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When parents divorce or separate, child custody is often the most hotly contested issue. However, child custody does not have to be determined by a judge. If the parents can work out a custody agreement on their own, courts generally will make the agreements part of a larger divorce decree or order, or just make the agreements part of an official child custody order.
In fact, courts favor parents working out custody and co-parenting agreements on their own. This is due to the fact that it is generally understood that parents know what is best for their child better than the courts do, and that the parents will sacrifice their wants for the needs and wants of their child.
Courts can, and often do, set co-parenting schedules and fashion joint custody arrangements for parents that cannot come to an agreement. However, if parents can work out their own agreement, it generally allows for the least amount of disruption to their own work schedules and lives, which means less future conflicts.
When it comes to living life, the details are what make or break it. While a court's joint custody schedule may be fair in terms of actual time being split between parents, it may be silent as to birthdays, and other holidays, or summer vacation. These details matter, along with countless other what-ifs. These details significantly weigh in favor of working out a parenting agreement without the help of a judge. Also, you can add some flexibility and procedures for making changes to the schedule in the future without going back to the court.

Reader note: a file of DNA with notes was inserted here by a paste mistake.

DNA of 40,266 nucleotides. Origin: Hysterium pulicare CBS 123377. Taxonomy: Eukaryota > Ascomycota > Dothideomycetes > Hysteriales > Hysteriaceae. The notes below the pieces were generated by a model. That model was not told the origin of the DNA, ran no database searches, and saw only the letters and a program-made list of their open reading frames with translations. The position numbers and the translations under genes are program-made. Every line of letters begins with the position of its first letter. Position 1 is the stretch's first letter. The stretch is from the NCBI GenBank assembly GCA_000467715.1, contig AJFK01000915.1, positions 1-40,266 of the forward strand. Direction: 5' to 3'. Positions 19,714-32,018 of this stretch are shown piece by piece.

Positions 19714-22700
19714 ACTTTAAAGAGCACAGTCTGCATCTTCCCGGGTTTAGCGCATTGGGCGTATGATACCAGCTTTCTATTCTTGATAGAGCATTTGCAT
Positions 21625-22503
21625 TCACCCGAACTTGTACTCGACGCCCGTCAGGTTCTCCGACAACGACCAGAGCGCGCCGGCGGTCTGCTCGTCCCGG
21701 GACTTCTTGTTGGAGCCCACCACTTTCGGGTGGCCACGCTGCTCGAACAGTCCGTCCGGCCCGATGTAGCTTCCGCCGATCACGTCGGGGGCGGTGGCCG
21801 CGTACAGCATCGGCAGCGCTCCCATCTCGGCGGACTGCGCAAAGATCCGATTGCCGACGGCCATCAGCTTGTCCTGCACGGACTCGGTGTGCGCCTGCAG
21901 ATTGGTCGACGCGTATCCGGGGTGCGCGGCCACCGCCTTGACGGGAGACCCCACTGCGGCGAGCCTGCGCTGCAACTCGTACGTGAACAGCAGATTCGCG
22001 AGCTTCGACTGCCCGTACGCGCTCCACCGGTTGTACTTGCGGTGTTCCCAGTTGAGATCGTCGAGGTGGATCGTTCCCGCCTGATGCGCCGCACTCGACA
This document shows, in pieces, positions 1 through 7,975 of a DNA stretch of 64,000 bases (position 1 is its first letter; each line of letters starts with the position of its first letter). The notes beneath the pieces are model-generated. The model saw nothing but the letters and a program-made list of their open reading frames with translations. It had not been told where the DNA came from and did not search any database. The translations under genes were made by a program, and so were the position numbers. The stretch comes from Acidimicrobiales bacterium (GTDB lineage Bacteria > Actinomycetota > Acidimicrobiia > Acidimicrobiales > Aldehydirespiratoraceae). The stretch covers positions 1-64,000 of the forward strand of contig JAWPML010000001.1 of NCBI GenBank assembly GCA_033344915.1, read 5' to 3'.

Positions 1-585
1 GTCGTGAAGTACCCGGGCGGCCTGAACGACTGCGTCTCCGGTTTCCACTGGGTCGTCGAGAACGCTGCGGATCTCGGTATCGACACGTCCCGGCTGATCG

Many courts require parents to attempt Alternative Dispute Resolution for child custody matters before they will even consider the matter. To help with this, courts generally will have family law mediators who will help parents reach a negotiated resolution. Like a criminal plea bargain, while you may not be happy with the result of a negotiated resolution, it is a result you know and can be sure of, rather than the uncertainty of letting a judge decide.
Private mediation is also available for parents who wish to reach a negotiated resolution early on in the divorce process.
Meeting with a lawyer can help you understand your options and how to best protect your rights. Visit our attorney directory to find a lawyer near you who can help.